[Middle English dol, from Old French dol, deul, from Late Latin dolus, from Latin dolēre, to feel pain, grieve.]

from The American Heritage® Dictionary of the English Language, 4th Edition

[Middle English dol, part, share, from Old English dāl; see dail- in Indo-European roots.]

from Wiktionary, Creative Commons Attribution/Share-Alike License

From Middle English dol, from Old English dāl ("portion, share, division, allotment"), from Proto-Germanic *dailan (“part, deal”), from Proto-Indo-European *dhAil- (“part, watershed”). Cognate with Albanian thelë ("portion,piece") and Old Church Slavonic  (dola),  (dilu, "part"). More at deal.

from Wiktionary, Creative Commons Attribution/Share-Alike License

Ultimately from Latin dolor.

Examples

  • To be on the dole is a horrible experience; therefore it is no worse to be in the torture-chambers of the Gestapo.

    The Lion and the Unicorn

  • We are most anxious in Canada to secure a greater population, but a man who has once received the "dole" argues, "why should I leave England, where the 'dole' is obtainable, and migrate to Canada, where it is not to be secured?"

    A Canadian's View of the Empire as Seen From London

  • The actual dole is not that much money – the real advantage for the people at the bottom of the pile for signing on in the UK is housing benefits and not having to pay tax.

    Gadget Election Thought For Today « POLICE INSPECTOR BLOG

  • The word dole is usually applied heartlessly to welfare mothers sustained in their dire poverty by meager government handouts, not to the top bankers now ripping off the taxpayers.

    Robert Scheer: No Tough Love for Wall Street

  • The dole, in other words, was counterproductive; it tended to “impair that anxiety for a livelihood which is almost instinctive”; giving out money could “relax individual exertion by unnerving the arm of industry.”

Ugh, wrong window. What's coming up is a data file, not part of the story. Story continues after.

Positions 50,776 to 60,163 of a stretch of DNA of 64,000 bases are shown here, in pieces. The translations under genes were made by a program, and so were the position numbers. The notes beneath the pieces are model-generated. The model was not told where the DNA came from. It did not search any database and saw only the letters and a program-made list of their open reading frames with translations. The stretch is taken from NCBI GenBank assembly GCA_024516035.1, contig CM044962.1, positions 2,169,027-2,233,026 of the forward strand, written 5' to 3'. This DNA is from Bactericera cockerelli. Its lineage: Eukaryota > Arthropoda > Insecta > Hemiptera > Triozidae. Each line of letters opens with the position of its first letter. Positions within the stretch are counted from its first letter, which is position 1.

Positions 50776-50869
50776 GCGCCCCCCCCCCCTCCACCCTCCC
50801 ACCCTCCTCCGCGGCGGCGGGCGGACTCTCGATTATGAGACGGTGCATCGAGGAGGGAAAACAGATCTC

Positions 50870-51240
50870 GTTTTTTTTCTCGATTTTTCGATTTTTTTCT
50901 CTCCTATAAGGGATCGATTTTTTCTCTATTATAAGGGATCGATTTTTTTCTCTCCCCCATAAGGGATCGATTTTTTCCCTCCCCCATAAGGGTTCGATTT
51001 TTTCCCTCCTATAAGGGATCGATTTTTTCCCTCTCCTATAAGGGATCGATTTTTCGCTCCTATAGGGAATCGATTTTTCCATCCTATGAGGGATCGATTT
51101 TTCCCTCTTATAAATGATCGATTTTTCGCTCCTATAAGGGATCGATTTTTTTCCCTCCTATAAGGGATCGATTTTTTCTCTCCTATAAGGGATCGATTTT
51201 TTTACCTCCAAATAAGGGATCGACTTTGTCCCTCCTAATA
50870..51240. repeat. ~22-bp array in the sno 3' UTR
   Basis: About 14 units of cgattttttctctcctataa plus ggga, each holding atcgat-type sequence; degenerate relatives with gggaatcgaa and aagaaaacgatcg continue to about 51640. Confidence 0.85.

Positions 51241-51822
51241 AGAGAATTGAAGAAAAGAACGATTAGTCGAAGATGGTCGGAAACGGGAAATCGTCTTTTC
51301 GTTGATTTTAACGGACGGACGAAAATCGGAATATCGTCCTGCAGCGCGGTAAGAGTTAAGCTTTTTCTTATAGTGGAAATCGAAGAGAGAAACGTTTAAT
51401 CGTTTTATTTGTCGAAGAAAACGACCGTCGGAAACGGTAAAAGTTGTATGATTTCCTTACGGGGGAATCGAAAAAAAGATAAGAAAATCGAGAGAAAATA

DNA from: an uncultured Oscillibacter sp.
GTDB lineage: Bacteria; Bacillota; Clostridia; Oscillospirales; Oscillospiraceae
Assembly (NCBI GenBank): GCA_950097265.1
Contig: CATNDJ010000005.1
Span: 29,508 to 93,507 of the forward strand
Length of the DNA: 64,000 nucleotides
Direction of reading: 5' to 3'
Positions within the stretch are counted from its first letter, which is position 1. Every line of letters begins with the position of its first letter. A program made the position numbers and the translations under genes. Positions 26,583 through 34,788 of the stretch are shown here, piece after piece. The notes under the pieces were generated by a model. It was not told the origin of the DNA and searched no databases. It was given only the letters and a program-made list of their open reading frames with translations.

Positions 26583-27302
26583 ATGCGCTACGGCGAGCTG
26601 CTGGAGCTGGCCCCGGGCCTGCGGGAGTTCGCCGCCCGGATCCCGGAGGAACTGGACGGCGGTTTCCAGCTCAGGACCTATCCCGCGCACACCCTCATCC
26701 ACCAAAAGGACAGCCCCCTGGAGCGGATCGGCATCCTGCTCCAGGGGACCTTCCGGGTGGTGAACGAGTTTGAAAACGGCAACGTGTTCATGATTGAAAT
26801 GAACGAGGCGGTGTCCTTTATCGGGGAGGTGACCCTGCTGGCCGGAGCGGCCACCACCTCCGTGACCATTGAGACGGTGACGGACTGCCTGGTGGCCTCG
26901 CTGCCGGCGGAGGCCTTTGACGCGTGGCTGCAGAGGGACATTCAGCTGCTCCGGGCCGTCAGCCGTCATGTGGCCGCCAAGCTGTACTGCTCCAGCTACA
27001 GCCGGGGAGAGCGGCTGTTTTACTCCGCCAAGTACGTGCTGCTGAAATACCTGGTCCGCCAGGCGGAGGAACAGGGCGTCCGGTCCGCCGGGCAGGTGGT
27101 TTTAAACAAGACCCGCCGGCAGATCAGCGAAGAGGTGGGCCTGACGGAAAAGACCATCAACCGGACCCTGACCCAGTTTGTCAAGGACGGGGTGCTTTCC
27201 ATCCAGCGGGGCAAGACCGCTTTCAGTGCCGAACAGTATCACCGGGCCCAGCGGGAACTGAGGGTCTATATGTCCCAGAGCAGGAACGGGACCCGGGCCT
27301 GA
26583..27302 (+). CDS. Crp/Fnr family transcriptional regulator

A History of American Law

  • The dole, in other words, was counterproductive; it tended to “impair that anxiety for a livelihood which is almost instinctive”; giving out money could “relax individual exertion by unnerving the arm of industry.”

    A History of American Law

  • As on the U.A.B., a quarter of a married man’s dole is regarded as rent.

    The Road to Wigan Pier

  • But for the average British working man and his family, the dole is only just enough to provide adequate clothes and adequate food, and clothes and food are not enough for the normal British working man.

    The British Empire and the World Crisis

  • Noel Saunders, managing director of what will be the first new John Lewis store in London for 20 years, said 200 of his 800 new staff would be taken from the long-term dole queues.

    Evening Standard - Home

  • Noel Saunders, managing director of what will be the first new John Lewis store in London for 20 years, said 200 of his 800 new staff would be taken from the long-term dole queues.

    Evening Standard - Home

Comments

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  • There is a meaning saying dole means fate but none of the examples illustrate that meaning.

    June 11, 2009